The next Pokémon Global Link Online Competition is the Weakness Cup in Pokémon Sun and Moon, where Pokémon with five or more weaknesses will duke it out. On top of Pokémon with too few weaknesses, some Legendary and all Mythical Pokémon will be prohibited from play. Your Pokémon will only be able to hold the Weakness Policy item and Berries that lessen the damage of supereffective attacks, such as Occa Berry and Babiri Berry. If you haven’t spent much time collecting Berries on Poni Island, it’s time to get started!
Registration for the Weakness Cup opens on July 20, at midnight UTC. All Trainers who participate in at least three battles will be eligible to receive the Ampharosite, Altarianite, Latiosite, and Latiasite Mega Stones after the results of the competition are announced. Battles will start on July 28, at midnight UTC, and last until 23:59 UTC on July 30, so make sure your team is ready by then.
The group of Pokémon and items available in this competition are a little eccentric, so building your team will be tricky. If your brainstorming isn’t effective, don’t worry, we have some Pokémon and tips to help your strategies be super effective.
Sizing Up the Field
Only Pokémon with five or more weaknesses are permitted in the Weakness Cup, leading to some lopsided representation among types. Grass-, Rock-, and Ice-type Pokémon have more weaknesses than most other types, so most are Weakness Cup material. But your battles won’t feature many Normal-, Electric-, Ghost-, Steel-, or Fairy-type Pokémon because they have relatively few weaknesses.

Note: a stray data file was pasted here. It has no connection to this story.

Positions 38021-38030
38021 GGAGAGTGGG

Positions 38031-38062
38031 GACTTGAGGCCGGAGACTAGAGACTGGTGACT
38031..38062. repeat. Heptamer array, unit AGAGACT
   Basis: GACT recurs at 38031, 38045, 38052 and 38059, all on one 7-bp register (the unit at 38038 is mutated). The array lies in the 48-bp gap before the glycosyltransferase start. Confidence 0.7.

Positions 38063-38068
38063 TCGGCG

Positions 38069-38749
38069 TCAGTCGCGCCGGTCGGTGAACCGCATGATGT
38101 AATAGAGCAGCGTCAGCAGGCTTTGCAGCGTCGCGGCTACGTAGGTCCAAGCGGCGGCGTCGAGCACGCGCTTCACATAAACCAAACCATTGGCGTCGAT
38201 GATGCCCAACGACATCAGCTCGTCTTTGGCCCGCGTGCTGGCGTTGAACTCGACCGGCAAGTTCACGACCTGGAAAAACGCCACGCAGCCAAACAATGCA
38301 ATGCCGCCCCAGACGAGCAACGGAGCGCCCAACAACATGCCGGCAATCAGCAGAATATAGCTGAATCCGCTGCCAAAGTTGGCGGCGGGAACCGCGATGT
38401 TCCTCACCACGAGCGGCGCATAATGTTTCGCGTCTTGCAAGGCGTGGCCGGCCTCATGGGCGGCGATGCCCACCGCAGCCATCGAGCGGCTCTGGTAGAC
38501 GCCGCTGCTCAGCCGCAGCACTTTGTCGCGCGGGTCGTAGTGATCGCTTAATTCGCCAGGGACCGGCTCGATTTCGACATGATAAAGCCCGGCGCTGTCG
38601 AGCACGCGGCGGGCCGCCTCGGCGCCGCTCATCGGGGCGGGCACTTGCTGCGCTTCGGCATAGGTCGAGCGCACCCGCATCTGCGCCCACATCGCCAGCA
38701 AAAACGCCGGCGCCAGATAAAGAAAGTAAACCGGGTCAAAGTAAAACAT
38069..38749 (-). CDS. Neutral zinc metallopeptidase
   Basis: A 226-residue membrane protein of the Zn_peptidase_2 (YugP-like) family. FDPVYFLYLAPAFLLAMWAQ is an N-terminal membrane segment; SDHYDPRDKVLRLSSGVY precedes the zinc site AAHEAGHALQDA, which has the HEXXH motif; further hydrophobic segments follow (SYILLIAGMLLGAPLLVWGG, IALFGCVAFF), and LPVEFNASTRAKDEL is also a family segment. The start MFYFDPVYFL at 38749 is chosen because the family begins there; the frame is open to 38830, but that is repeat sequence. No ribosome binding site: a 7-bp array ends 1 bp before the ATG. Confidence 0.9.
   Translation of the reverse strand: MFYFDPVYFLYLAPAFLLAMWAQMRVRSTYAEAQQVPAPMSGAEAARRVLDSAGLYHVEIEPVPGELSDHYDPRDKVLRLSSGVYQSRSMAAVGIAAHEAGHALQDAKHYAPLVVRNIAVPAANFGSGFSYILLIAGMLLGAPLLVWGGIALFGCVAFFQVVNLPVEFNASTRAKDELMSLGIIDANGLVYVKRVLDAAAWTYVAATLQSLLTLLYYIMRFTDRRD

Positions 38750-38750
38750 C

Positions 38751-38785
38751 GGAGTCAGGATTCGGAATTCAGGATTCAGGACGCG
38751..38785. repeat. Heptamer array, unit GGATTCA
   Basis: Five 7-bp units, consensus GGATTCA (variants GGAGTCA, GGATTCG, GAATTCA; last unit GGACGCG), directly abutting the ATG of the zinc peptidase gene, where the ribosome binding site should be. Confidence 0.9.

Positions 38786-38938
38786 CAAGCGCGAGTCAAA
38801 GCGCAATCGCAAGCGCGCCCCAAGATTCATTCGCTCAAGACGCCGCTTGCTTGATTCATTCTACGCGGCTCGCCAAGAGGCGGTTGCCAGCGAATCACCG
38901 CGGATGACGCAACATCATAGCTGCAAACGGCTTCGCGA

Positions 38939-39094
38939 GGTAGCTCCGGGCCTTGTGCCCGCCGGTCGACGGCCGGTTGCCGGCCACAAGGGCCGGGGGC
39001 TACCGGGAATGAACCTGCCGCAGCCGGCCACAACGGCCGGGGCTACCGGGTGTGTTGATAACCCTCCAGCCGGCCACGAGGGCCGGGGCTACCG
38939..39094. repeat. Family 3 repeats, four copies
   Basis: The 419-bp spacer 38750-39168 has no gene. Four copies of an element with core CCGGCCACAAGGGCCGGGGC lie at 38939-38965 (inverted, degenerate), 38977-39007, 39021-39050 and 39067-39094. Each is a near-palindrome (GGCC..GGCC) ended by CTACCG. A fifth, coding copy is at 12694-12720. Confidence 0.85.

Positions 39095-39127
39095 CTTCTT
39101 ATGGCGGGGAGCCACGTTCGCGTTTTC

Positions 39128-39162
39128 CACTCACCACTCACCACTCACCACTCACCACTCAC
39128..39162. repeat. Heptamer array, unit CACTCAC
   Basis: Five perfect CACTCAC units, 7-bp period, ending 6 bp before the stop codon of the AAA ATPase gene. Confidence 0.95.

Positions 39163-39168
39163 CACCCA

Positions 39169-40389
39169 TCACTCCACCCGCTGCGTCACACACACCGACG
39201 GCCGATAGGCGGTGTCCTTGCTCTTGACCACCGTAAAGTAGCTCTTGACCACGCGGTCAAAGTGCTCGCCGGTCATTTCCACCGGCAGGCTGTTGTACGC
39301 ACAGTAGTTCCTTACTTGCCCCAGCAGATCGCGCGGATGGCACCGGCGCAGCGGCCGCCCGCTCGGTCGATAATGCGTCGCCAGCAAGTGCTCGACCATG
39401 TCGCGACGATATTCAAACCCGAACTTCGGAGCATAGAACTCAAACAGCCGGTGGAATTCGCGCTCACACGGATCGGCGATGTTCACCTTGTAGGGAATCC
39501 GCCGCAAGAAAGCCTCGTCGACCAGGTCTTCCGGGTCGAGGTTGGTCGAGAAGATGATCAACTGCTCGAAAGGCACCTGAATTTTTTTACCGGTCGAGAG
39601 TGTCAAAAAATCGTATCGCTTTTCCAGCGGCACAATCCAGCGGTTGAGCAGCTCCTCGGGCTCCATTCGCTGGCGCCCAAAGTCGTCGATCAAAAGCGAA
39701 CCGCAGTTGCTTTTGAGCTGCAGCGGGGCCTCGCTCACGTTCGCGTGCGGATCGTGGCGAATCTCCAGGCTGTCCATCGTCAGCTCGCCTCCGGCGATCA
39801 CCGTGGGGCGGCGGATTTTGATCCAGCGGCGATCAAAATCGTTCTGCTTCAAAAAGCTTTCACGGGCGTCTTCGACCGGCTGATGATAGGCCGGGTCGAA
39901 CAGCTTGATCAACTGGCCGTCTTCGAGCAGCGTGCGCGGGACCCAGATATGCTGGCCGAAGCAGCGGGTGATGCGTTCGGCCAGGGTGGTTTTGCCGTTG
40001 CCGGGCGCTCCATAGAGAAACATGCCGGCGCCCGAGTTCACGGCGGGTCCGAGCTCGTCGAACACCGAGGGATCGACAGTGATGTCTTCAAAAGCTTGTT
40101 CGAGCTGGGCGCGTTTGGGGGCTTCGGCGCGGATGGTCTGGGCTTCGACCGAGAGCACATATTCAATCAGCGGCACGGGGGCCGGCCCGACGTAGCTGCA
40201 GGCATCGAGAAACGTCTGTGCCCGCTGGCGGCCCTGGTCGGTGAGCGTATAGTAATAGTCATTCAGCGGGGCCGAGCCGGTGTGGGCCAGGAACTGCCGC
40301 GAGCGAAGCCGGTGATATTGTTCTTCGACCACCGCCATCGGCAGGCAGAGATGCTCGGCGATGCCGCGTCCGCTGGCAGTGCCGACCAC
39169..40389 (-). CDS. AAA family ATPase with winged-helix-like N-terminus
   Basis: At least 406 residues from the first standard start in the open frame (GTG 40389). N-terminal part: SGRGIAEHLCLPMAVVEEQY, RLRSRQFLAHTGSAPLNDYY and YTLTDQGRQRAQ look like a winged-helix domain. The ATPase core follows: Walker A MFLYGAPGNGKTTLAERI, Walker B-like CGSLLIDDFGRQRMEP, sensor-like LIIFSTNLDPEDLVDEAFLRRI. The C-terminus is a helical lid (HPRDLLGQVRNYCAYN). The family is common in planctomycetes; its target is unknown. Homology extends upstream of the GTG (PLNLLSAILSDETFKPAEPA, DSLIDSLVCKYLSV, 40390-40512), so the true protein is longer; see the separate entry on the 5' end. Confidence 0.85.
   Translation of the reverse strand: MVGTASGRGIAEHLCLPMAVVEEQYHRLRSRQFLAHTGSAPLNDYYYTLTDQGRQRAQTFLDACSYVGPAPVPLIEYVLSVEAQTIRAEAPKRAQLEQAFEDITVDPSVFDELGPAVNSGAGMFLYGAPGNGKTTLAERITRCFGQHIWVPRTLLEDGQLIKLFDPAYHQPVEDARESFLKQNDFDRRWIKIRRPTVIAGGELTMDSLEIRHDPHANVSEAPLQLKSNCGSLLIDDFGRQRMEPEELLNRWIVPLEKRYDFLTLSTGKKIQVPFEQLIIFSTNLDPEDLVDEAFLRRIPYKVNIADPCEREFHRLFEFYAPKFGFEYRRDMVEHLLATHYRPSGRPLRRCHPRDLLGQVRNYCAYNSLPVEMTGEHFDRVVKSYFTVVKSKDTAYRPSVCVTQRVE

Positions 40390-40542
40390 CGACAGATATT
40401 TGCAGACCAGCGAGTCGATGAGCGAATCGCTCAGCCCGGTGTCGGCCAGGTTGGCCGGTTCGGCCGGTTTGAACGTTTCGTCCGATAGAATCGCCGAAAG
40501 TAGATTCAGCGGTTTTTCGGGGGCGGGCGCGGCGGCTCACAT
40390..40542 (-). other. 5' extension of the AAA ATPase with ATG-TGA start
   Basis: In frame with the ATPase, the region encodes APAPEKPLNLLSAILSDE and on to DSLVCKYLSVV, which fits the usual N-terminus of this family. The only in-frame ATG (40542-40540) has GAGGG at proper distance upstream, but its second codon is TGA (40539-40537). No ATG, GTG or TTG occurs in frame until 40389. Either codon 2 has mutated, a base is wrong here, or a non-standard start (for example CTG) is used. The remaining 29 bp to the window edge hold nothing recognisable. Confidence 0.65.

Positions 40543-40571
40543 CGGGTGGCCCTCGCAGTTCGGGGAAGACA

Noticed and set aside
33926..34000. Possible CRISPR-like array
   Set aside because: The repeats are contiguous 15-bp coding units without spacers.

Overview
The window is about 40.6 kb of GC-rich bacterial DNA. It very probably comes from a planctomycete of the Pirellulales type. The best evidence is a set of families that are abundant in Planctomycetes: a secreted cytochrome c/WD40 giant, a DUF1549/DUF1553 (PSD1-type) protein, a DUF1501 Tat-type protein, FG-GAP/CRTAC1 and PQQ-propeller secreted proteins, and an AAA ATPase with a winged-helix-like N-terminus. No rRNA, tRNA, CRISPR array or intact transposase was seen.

Keep this distribution in mind when you construct your team. Tyranitar, for example, gains an edge because two of its many weaknesses are against Fairy- and Steel-type attacks, both of which aren’t likely to be major factors in the Weakness Cup. Meanwhile, Golem’s weaknesses to Grass- and Ice-type attacks will be challenging, and its immunity to Electric-type attacks won’t come into play often, either.
Exploit these trends. For instance, Fire- and Rock-type attacks are super effective against many of the Pokémon permitted in the Weakness Cup, so you might want to try hard to include them in your team. This logic works defensively, too—try to make sure your team is comfortable against the many Grass-, Rock-, and Ice-type Pokémon you’ll probably encounter.
Only a few held items are permitted in the Weakness Cup, and all of them are tricky to activate. It’s easy for your distribution of held items to become a weakness if you allocate them recklessly.
Each of your Pokémon will have a wide assortment of weaknesses, but you can turn those weaknesses into windfalls with the Weakness Policy held item. The Pokémon holding it gains two stages of Attack and Special Attack when it’s hit by a supereffective attack—an extremely common occurrence for the Pokémon permitted in this competition. Try to give your Weakness Policy to a Pokémon sturdy enough to stick around on the field for a while. It can only activate once per battle, so if your Pokémon must exit the battle, it’s gone.
Your other Pokémon may each hold a Berry that reduces the damage of one supereffective attack. Each Pokémon in this competition has many weaknesses, so it can be tricky to pick a Berry that will activate in many battles. We suggest selecting Berries that reduce the damage of types that are likely to be common in this competition, such as Grass, Ice, Ground, and Rock.
Make sure the Berry you give your Pokémon will be enough to help it last through attacks. A Butterfree holding a Charti Berry will take half damage from a Rhyperior’s Rock Slide instead of quadruple damage, but it’s still likely to be knocked out. So, you’d probably be better off giving it an Occa or Yache Berry to hold instead. We suggest staying away from Berries that reduce the damage of attacks that both of your dual-type Pokémon’s types are weak against unless the Pokémon is particularly stout.